Friday, March 6, 2015

Running SQL Scripts Through Command Line

Let me start off by saying I am mainly an SSIS kind of guy. I don't normally find myself running SQL scripts inside of management studio. Today, I was putting together some sample databases so that I had something different to destroy other than AdventureWorks. I located a dataset that consisted of hundreds of thousands of books, ratings, and locations of users that rated the books. The download consisted of three SQL scripts that created the tables and inserted the data. Easy enough. Well, when I opened the first script, I realized that the script wasn't written for MS SQL. No big deal; I just had to make some minor adjustments. When I ran the first script, I was presented with this lovely error...



I haven't had this happen before, but I have never tried to load over half a million rows of data with a SQL script either. This is when I must turn to the power of the SQL command line. Using the command line to run SQL scripts uses a lot less memory. Like most applications that have command line options, it also runs a lot faster.

First, open up a command prompt. There are lots of different parameters you can use with the command line tool. In order see a complete list, use the following command.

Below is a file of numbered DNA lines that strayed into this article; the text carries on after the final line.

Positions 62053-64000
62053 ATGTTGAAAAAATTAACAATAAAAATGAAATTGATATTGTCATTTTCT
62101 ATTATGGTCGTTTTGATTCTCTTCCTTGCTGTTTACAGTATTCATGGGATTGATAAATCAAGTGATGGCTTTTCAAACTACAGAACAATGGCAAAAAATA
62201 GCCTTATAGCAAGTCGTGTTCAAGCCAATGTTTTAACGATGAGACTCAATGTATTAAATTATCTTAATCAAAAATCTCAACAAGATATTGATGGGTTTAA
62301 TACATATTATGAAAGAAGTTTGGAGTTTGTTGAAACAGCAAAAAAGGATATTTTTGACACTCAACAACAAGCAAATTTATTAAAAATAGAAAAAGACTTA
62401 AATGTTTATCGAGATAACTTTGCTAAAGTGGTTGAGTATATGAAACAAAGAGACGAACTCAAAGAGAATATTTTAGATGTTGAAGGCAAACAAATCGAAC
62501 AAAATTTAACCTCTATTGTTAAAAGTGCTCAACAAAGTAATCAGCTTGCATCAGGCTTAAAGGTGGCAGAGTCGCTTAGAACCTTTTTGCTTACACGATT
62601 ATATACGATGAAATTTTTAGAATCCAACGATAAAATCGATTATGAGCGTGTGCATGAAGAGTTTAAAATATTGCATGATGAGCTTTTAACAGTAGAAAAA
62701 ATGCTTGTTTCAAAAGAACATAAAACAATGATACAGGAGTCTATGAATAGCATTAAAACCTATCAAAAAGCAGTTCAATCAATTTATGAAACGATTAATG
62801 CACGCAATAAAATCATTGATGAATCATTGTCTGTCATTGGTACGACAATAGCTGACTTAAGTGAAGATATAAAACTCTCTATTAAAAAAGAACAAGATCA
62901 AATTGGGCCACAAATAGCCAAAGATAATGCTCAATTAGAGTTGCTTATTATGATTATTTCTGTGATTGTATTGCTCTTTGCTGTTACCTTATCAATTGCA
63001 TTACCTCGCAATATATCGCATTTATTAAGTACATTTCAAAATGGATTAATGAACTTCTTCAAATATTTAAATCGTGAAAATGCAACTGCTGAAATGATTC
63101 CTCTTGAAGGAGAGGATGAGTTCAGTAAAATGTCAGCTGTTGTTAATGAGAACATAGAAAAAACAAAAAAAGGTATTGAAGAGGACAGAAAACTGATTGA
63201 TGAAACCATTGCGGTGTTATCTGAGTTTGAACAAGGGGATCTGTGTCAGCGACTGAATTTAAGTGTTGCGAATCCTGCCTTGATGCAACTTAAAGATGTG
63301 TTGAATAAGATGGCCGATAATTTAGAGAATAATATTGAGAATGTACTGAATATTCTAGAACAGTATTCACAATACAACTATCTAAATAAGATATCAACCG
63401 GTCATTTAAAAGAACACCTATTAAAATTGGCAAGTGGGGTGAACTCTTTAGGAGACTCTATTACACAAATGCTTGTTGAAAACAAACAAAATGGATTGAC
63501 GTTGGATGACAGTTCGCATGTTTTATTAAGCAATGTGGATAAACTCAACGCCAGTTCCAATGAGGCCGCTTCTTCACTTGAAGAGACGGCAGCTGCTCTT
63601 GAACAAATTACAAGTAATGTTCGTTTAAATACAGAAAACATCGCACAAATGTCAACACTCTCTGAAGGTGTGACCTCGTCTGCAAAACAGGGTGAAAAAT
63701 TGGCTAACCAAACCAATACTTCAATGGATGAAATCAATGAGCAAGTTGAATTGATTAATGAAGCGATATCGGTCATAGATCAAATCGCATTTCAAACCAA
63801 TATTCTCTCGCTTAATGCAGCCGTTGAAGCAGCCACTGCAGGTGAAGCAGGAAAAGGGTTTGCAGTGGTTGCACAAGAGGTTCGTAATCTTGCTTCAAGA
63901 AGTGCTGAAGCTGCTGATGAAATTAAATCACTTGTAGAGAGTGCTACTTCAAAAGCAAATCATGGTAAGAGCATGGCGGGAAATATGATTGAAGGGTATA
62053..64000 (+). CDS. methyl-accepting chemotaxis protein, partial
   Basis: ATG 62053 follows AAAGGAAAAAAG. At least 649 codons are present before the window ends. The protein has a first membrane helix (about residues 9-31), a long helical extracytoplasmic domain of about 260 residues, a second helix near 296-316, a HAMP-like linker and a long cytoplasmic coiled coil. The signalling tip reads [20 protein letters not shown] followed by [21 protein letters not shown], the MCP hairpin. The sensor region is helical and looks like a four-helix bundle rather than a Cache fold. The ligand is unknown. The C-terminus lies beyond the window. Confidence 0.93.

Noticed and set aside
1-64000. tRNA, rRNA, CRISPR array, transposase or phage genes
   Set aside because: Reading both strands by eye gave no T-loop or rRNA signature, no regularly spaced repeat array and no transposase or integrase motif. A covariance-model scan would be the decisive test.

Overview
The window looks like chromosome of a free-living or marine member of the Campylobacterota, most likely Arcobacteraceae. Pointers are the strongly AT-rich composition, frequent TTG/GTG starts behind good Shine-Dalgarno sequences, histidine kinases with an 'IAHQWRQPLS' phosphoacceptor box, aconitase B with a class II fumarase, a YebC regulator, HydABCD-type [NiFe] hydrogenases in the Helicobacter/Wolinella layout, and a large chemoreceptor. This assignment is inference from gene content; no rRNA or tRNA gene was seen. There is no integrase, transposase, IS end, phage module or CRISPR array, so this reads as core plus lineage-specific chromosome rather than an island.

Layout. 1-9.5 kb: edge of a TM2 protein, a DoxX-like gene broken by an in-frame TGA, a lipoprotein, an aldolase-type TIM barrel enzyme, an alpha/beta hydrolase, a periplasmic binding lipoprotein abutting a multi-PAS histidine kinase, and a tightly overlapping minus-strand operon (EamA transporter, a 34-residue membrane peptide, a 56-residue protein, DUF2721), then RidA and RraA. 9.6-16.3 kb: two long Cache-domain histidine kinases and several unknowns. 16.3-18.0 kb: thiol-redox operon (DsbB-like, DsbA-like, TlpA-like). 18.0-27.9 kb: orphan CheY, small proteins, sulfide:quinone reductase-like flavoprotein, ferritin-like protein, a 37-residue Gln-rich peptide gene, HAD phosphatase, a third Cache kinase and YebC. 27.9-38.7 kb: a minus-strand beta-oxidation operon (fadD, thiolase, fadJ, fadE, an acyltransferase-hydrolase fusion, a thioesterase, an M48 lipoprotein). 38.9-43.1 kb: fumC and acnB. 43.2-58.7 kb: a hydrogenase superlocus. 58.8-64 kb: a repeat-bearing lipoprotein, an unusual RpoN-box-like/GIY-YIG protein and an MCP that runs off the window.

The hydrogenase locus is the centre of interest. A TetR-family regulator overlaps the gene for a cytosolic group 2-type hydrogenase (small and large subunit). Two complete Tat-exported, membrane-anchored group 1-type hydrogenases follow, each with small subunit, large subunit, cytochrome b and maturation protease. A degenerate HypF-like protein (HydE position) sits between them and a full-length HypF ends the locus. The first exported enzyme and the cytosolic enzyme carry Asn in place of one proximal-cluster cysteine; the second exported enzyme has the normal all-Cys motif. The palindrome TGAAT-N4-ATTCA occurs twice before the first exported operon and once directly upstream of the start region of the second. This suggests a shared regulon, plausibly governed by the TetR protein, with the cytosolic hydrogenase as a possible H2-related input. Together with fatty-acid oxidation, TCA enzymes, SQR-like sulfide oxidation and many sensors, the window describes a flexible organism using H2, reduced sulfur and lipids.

SQLCMD -?

Since I am doing this on my local instance, the command is rather small and straightforward. When running the command against a default instance on a local server, all you have to do is point to the target database. Also, since I have the scripts saved to a file, I have to specify the location of those files. To do this, I will use the parameters '-d' and '-i' respectively. The command prompt should look like the following screenshot.


I am pointing to the database named 'BookRankings' and running a script that is stored in a folder on my desktop. Running this command took less than a minute. After it was completed, I ran a select statement against the table just to make sure, and as you can see from the image below, everything loaded just fine. 


So remember, if you ever have to run an insanely long SQL script that SSMS just can't handle, use SQLCMD. It's fast, convenient, and the black, abysmal environment of the command prompt is kind of like working in the dark,which is where you will find me. 

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